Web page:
Universal education is so important that it is included as one of the eight Millennium Development Goals, a set of development priorities articulated by all 191 member states of the United Nations. The MDGs have focused attention on fundamental human needs and the responsibilities and roles of both rich and poor countries to address these needs.
Global initiatives like the MDGs and Education for All are inspiring governments, donors, and civil society to mobilize resources to address global development needs in ways earlier generations could have never conceived.

The challenges we face are substantial. More than 800 million people around the world - about one in five individuals - cannot read and write. More than 103 million children are not attending school. We will hear more about the challenges from Director-General Matsuura. This conference is our opportunity to discuss the contribution we as educators can make in such divergent realms as research, teacher training, information technology, policy development, public health, in support for EFA flagship projects, and much more. I encourage you all to return to this Hall this afternoon for our concluding plenary session where we will discuss the ideas that emerge today.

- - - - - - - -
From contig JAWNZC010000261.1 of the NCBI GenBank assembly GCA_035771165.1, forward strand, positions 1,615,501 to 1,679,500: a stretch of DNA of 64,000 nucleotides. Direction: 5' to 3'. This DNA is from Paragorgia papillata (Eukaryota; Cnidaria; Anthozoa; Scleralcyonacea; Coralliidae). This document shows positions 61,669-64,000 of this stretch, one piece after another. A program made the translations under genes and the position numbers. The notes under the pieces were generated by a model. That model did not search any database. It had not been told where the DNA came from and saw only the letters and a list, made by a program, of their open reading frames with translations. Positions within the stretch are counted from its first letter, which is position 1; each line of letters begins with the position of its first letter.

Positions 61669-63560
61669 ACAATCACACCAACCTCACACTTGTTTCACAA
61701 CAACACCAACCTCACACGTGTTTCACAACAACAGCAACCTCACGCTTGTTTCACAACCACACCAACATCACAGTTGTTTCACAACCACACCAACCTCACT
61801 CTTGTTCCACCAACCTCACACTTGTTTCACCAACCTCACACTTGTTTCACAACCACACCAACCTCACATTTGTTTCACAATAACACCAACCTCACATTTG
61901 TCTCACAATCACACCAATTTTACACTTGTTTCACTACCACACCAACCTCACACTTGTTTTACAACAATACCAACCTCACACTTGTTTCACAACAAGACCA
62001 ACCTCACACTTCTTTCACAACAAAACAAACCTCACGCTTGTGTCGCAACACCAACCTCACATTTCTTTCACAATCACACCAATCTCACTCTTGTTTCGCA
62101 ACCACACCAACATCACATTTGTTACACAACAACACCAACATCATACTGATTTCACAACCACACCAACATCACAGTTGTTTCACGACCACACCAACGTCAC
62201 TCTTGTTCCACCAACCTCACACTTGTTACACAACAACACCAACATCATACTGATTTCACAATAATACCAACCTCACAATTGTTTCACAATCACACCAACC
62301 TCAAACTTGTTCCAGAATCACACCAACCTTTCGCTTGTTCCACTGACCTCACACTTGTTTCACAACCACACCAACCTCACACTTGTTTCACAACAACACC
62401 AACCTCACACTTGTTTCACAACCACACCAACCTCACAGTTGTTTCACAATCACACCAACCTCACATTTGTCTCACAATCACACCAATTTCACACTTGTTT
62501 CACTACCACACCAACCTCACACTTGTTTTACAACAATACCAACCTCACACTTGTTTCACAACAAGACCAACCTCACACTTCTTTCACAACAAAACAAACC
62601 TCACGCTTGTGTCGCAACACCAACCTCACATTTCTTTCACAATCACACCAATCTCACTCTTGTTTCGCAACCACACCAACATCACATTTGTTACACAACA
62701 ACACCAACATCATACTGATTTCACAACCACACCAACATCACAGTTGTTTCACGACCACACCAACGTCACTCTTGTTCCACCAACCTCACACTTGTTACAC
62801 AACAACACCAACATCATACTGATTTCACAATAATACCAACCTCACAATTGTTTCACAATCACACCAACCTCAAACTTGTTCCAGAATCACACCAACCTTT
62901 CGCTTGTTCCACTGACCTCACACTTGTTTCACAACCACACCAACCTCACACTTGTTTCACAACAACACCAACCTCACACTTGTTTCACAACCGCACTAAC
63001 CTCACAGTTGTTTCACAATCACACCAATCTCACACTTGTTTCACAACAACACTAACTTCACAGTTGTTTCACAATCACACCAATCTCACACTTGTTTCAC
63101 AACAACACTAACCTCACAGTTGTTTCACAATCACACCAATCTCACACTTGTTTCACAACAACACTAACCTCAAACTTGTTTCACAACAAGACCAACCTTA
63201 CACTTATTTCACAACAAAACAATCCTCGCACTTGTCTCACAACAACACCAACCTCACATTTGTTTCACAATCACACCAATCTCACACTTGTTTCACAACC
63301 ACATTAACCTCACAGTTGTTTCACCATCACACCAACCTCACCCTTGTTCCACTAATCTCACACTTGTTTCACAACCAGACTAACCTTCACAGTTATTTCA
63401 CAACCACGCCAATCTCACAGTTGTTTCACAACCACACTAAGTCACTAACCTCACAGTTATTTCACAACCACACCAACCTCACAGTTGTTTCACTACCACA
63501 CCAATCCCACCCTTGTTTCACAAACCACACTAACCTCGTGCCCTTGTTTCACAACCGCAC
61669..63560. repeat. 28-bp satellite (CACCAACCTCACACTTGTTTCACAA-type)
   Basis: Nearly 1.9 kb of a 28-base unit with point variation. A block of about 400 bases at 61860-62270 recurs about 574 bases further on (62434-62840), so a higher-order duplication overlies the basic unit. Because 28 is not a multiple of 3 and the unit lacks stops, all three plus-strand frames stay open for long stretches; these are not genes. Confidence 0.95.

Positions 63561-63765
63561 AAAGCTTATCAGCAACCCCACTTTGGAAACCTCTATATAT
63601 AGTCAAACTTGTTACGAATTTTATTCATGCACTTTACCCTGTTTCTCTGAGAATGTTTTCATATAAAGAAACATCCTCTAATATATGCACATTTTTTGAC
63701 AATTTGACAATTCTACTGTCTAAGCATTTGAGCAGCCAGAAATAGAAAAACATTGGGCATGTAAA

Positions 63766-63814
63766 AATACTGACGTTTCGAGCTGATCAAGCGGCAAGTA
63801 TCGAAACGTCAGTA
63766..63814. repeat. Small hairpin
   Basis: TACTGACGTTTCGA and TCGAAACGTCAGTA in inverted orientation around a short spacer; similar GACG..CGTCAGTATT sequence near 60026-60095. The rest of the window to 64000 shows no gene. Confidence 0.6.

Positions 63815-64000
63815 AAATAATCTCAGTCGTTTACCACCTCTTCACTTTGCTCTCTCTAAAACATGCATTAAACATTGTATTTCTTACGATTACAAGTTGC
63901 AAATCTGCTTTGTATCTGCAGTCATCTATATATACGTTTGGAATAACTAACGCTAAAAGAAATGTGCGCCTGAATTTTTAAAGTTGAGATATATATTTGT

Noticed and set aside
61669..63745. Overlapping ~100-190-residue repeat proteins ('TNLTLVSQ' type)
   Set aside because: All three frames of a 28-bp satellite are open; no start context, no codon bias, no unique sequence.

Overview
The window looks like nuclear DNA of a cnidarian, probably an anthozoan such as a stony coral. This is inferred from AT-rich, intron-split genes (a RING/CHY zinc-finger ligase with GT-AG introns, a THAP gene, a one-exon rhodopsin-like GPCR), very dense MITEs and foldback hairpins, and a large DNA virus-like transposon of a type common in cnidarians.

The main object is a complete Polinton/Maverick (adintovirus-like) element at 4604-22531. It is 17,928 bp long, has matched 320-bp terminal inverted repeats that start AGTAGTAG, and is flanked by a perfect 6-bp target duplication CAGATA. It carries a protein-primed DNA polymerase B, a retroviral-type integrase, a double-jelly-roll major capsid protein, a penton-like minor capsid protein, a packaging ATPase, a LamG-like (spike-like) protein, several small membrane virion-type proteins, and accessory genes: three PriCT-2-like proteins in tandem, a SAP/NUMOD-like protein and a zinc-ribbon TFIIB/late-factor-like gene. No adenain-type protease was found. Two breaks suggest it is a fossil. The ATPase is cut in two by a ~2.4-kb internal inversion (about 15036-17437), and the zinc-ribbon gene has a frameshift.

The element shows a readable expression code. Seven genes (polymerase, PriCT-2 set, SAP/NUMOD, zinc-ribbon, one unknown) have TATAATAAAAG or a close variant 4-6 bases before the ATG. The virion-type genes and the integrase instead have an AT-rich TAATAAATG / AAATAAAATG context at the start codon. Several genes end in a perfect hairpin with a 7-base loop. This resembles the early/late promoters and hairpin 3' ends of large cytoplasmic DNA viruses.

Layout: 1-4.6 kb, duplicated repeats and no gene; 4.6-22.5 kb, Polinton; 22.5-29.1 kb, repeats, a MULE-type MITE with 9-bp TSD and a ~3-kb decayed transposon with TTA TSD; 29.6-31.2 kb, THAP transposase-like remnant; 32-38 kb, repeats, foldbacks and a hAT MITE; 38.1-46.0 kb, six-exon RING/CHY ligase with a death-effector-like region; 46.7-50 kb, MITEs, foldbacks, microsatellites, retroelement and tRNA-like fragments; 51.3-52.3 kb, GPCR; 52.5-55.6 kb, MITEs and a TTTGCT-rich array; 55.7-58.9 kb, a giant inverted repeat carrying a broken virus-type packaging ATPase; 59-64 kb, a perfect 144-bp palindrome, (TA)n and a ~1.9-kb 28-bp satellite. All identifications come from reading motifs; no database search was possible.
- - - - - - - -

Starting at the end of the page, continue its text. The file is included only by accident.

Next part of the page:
Let me say a few words about our theme: calling higher education to a higher calling. More specifically, how do colleges and universities like our own respond to the reality of global inequity, whether in terms of poverty or education?

Our institutions enjoy all the benefits of a networked global economy. Georgetown, for example, has 145,000 alumni on seven continents; members of our faculty are conducting research in 44 countries; our students come from 137 nations; more than half will study abroad during their college years. We are 216 years old; the oldest Catholic and Jesuit university in the United States, located in the capitol of the world's single superpower.

Contrast our reality with the heartbreaking facts of inequality around the globe. Three billion people -- nearly half the world -- live on less than $2 a day. More than one-third of the world - 2.4 billion people - do not have access to adequate sanitation.

I believe that institutions like our own have a responsibility to educate our students about the reality of lives far different than their own.